Understanding Odds

Sensational socialite, Candida Tottering de Prave, takes you gently by the hand and leads you through the rather perplexing practice that is racegoing… 


The moment that you set foot on a racecourse, you are likely to hear two phrases. The first is “What do you fancy for the (insert next race time)?” The second is “What odds did you get?”. 


Note that the answer to the first question should not be “A glass of Bolly, please Darling”; rather you should pick a name at random from your race card, and smile sweetly. Unless of course you actually know the name of the horse you have backed, in which case, speak it with a flourish (well done!). 

The answer to the second question is much more complicated. 

Odds are a method of communicating to ‘the Punter’ (you) how likely it is that something will happen and when it does, how much you can expect to win. 

Odds are decided using various obscure and mystical calculations, but it is safe to say that the higher the (first part of the) odds, the less likely the ‘experts’ consider it is that the horse will win. But… then you know what they say about experts. 

Typically on a racecourse, odds are expressed in the form of one number (X) followed by a dash (to) followed by another number (Y). E.g. 10–1 (Ten to one).

What this actually means is that ‘For every Y pounds you bet, IF your horse wins the race, you will win X pounds.’ In this case (10–1), if you bet £1, you will win £10. If it had been 7–4, and you had put £4 on the horse, you would have won £7.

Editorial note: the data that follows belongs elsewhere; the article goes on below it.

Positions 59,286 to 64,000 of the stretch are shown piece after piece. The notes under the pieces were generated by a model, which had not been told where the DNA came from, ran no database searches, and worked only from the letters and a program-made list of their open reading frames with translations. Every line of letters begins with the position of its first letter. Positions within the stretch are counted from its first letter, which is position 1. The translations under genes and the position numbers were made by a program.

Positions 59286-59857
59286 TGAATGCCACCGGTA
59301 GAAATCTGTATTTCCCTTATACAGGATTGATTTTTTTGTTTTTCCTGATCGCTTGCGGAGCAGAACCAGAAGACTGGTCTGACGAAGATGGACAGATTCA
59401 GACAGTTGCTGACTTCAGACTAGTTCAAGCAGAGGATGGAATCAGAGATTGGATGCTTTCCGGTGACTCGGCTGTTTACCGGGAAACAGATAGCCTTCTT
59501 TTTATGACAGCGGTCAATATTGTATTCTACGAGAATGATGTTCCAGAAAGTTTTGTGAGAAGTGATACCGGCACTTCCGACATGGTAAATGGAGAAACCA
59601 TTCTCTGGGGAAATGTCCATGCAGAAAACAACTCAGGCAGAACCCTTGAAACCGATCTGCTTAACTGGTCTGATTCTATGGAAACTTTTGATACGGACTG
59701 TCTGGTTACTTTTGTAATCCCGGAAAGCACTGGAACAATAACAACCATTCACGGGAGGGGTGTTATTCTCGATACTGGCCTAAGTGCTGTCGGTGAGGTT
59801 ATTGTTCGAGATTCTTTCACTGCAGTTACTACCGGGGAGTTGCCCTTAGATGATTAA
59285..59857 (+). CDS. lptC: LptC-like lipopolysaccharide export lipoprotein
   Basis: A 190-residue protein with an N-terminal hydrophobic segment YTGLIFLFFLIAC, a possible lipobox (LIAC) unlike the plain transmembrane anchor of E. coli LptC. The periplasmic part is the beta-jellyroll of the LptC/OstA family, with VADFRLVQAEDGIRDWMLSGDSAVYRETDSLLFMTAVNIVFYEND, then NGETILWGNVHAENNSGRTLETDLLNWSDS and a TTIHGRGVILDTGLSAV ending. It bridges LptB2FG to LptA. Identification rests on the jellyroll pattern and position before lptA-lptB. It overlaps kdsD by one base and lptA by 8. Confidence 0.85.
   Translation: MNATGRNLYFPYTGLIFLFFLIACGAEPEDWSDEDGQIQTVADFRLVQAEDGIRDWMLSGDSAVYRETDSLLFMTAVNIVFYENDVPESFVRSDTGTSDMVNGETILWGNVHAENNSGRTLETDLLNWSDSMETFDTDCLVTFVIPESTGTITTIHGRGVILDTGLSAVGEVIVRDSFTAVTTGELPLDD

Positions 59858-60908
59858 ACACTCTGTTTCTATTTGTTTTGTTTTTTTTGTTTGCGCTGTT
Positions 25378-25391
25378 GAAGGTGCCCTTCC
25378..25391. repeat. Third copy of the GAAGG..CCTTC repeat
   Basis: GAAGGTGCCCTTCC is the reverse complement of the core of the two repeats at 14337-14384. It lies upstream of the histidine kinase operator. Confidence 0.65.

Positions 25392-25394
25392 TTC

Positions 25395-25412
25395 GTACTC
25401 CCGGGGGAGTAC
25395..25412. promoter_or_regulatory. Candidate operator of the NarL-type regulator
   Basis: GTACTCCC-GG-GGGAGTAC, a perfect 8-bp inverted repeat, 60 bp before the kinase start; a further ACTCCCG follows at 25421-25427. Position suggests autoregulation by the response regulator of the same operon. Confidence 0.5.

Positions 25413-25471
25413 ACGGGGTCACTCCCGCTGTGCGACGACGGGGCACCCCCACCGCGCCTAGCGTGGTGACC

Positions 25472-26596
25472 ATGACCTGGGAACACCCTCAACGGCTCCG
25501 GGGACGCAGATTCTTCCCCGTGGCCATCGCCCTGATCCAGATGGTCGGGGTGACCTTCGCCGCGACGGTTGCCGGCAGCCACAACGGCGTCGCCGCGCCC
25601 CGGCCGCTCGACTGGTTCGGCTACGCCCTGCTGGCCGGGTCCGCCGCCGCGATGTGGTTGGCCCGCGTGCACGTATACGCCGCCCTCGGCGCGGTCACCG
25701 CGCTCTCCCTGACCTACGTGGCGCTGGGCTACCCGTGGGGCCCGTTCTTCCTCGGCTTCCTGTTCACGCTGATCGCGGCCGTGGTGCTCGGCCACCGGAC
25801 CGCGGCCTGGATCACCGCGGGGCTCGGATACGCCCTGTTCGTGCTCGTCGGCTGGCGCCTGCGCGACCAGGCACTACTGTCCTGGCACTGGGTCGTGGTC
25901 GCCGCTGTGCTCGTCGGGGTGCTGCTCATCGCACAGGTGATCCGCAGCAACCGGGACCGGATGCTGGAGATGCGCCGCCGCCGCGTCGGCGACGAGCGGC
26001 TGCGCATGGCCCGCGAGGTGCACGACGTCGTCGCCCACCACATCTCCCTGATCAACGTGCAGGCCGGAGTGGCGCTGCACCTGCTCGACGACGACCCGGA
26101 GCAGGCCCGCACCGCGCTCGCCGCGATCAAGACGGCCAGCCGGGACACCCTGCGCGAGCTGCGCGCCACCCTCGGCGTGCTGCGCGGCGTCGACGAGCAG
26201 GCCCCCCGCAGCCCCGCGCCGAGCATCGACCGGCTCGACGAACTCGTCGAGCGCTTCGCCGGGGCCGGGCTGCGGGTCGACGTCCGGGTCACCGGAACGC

However… the good news is that if you win, you also get back your stake (what you bet in the first place) so you actually receive £11 for betting £1 at 10–1 odds. Marvellous, eh? 

Sometimes the bookies declare a horse to be an ‘Odds on Favourite’, which means that unless some kind of miracle occurs, it’s pretty certain THAT horse will win the race. In these cases, the bookies don’t really want people to bet on the horse, because they might lose money if it wins, and your average bookie is not a registered charity. 

If the horse is an ‘Odds on Favourite’, the odds will be reversed E.g 1–2, (or 2–1 ON) So you’d get back £1 for every £2 you bet. There are still times when it is worth betting with these odds, simply because you get your stake back if you win. So, if you had bet £2 on 1-2 odds, you would receive £1 win plus £2 stake back = £3. Phew! 

Now then, where’s that glass of Bolly?

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